I was known as the klutz. Awkwardly falling. Always messy. Tripping on my toes. Ending up in a snare. Graceful would be the last attribute you would describe me. I hated social dances and events because I end up stepping on my partner’s foot or feeling more awkward because of the suaveness of the crowd. I felt like an odd-woman-out among the dainty and the refined. As much as I love the romantic Victorian era, I feel that I would end up like Jo of Little Women. Burning her frock, her curls and glove, skulking behind the curtains to cover her stained skirts. I always felt that my tall height worsens matters because I stand out like a sore thumb. I either move too quickly or too slowly, ending up slipping and toppling with unsteady gait. I bemoan wearing heels, as they are both painful and awkward, praying for dear life that I don’t end up with a wrenched ankle or broken neck (thankfully, none of them ever happened on incidents when I had to really wear stilletos, although personally, bless whoever invented wedges).
I felt that Sugarfree’s song “Hari ng Sablay” (King of Faults) was crafted to perfection for people like me. I seem to lose my steam and wind in the usual activities normal people do with ease and perfection. But it was a different case when I do martial arts.
I used to be very active with two of them: arnis, or the local stick-sword fighting and judo. When I was in high school, one of our physical education modules covered arnis. Our instructor taught us the art of stick fighting and I watched the graceful rotation of wrists and hand movements of each thrusts and strikes with fascination. Eagerly, I was able to perform the ten-point strikes, sinawali and kali with ease after months of practice. Sparring gave me bruises in the arms and legs when I get hit accidentally by the rattan sticks but the exhilaration of doing each strike, footwork, thrust and disarming was of like a graceful, intricate dance. My teacher taught me an important lesson: You do not move the whole arm in arnis, you only flick your wrists for impact. You are a fighter, not a windmill of arms. Arnis is an art of fighting and a discipline of control.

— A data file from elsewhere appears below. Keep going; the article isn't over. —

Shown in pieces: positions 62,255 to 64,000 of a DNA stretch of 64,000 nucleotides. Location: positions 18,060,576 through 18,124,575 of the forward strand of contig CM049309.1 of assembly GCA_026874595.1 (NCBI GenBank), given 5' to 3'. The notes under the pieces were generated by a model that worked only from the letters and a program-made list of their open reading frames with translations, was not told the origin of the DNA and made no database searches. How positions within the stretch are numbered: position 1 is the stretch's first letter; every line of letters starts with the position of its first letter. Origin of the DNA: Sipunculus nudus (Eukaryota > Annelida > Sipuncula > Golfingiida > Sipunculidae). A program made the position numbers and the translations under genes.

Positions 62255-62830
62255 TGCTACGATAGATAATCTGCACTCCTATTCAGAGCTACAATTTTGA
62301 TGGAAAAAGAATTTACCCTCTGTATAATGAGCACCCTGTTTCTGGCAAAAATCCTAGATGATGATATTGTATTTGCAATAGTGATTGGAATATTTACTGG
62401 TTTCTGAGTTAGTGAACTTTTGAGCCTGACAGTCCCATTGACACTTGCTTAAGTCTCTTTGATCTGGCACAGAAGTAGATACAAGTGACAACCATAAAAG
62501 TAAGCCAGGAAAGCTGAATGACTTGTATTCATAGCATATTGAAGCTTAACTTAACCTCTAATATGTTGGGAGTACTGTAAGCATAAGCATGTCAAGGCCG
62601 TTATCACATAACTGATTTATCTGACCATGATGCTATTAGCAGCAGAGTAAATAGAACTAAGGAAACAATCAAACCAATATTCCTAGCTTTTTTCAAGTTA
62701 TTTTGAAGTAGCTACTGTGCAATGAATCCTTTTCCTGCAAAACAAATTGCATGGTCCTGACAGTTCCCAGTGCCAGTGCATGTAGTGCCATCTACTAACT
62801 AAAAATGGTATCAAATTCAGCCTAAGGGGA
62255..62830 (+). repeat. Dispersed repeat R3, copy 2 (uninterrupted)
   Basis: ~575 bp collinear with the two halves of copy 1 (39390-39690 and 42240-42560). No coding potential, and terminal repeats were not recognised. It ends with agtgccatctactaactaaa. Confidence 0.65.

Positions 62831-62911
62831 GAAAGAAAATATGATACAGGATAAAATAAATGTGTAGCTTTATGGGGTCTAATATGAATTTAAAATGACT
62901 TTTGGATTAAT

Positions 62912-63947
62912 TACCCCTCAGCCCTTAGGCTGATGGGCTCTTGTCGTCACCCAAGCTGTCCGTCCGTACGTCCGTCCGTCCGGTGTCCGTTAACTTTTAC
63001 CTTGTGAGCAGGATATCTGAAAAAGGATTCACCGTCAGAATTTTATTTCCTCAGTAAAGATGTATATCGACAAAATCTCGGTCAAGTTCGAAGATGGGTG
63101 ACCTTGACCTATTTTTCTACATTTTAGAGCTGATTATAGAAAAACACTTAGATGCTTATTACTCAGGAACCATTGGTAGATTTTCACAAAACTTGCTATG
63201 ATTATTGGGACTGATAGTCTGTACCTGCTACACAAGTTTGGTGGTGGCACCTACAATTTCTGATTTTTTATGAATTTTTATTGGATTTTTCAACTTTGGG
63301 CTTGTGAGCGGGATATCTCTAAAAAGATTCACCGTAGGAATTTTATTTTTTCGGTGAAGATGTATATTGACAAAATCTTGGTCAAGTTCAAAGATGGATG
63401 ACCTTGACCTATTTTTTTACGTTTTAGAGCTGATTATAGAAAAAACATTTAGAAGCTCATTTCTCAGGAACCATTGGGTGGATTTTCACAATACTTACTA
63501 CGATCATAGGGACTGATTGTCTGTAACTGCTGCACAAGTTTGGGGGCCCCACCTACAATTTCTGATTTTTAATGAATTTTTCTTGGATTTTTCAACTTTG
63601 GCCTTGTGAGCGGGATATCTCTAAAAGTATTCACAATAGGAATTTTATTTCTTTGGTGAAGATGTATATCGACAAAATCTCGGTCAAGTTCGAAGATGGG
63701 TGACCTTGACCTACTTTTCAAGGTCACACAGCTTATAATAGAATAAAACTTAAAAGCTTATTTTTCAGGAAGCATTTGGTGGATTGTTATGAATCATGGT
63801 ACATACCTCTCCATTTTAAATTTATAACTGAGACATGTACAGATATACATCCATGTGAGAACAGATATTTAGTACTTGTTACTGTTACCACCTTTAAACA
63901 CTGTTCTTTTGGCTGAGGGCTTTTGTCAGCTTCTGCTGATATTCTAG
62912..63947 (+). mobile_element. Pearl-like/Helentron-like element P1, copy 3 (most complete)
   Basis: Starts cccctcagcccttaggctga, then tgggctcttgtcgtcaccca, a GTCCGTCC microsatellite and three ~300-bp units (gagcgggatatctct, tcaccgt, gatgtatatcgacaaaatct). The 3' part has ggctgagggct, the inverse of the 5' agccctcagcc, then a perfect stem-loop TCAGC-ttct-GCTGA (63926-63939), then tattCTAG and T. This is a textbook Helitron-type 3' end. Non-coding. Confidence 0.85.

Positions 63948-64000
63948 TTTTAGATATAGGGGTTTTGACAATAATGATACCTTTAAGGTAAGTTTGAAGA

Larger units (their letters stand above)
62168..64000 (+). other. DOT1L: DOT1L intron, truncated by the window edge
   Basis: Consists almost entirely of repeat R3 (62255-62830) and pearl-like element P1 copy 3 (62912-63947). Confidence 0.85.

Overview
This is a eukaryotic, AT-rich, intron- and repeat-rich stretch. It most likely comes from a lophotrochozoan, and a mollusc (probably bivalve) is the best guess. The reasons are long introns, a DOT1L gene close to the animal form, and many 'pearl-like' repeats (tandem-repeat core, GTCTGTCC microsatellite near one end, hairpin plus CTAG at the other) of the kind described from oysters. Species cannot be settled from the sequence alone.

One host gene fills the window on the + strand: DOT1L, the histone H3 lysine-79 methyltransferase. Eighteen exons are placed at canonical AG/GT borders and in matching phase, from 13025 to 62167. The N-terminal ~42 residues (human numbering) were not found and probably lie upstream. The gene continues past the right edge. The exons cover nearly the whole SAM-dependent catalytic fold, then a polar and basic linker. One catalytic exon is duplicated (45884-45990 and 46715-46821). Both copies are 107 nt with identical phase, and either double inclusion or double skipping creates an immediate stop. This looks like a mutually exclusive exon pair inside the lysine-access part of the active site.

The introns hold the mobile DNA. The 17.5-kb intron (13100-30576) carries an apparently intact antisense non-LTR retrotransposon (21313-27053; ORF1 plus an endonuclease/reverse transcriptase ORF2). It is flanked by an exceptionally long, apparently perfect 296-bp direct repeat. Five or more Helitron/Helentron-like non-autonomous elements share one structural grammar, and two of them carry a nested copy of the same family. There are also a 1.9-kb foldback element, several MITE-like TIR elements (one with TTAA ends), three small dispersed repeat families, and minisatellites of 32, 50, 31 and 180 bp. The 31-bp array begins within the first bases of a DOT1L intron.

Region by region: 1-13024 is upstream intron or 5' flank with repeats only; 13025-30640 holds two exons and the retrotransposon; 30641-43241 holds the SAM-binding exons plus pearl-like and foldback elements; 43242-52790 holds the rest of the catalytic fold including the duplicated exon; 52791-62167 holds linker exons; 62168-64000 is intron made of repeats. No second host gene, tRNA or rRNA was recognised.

In college, I was introduced to aikido and judo. Aikido’s movements were closer to arnis but I liked judo better. Weight and force do not matter on either art. Unlike karate and taekwondo, aikido uses the force inflicted to deflect and defend. Judo, on other hand, uses the weight of your opponent to either throw them off-balance or pin them down without too much effort. Both appealed to me because for a klutz lik me, I was able to use both the things I disliked about myself into advantage– my speed and weight. My acquired knowledge in arnis also helped me– footwork, wrist movement and yes, even my own clumsiness helped me gain more confidence in discovering that a klutz like me can enjoy sports that are considered graceful form of art.
I no longer practice all of them in regularity but their lessons remained in me. I still am clumsy in so many ways. I still bump into things. I still have my cases of spills, breaks and falls. Still, I became more at ease with my body and its innate abilities and restrictions. I became more appreciative of what this klutz can do. Clumsy I may be in so many ways, this body is strong and unique. Each of us was gifted by special skills we must discover.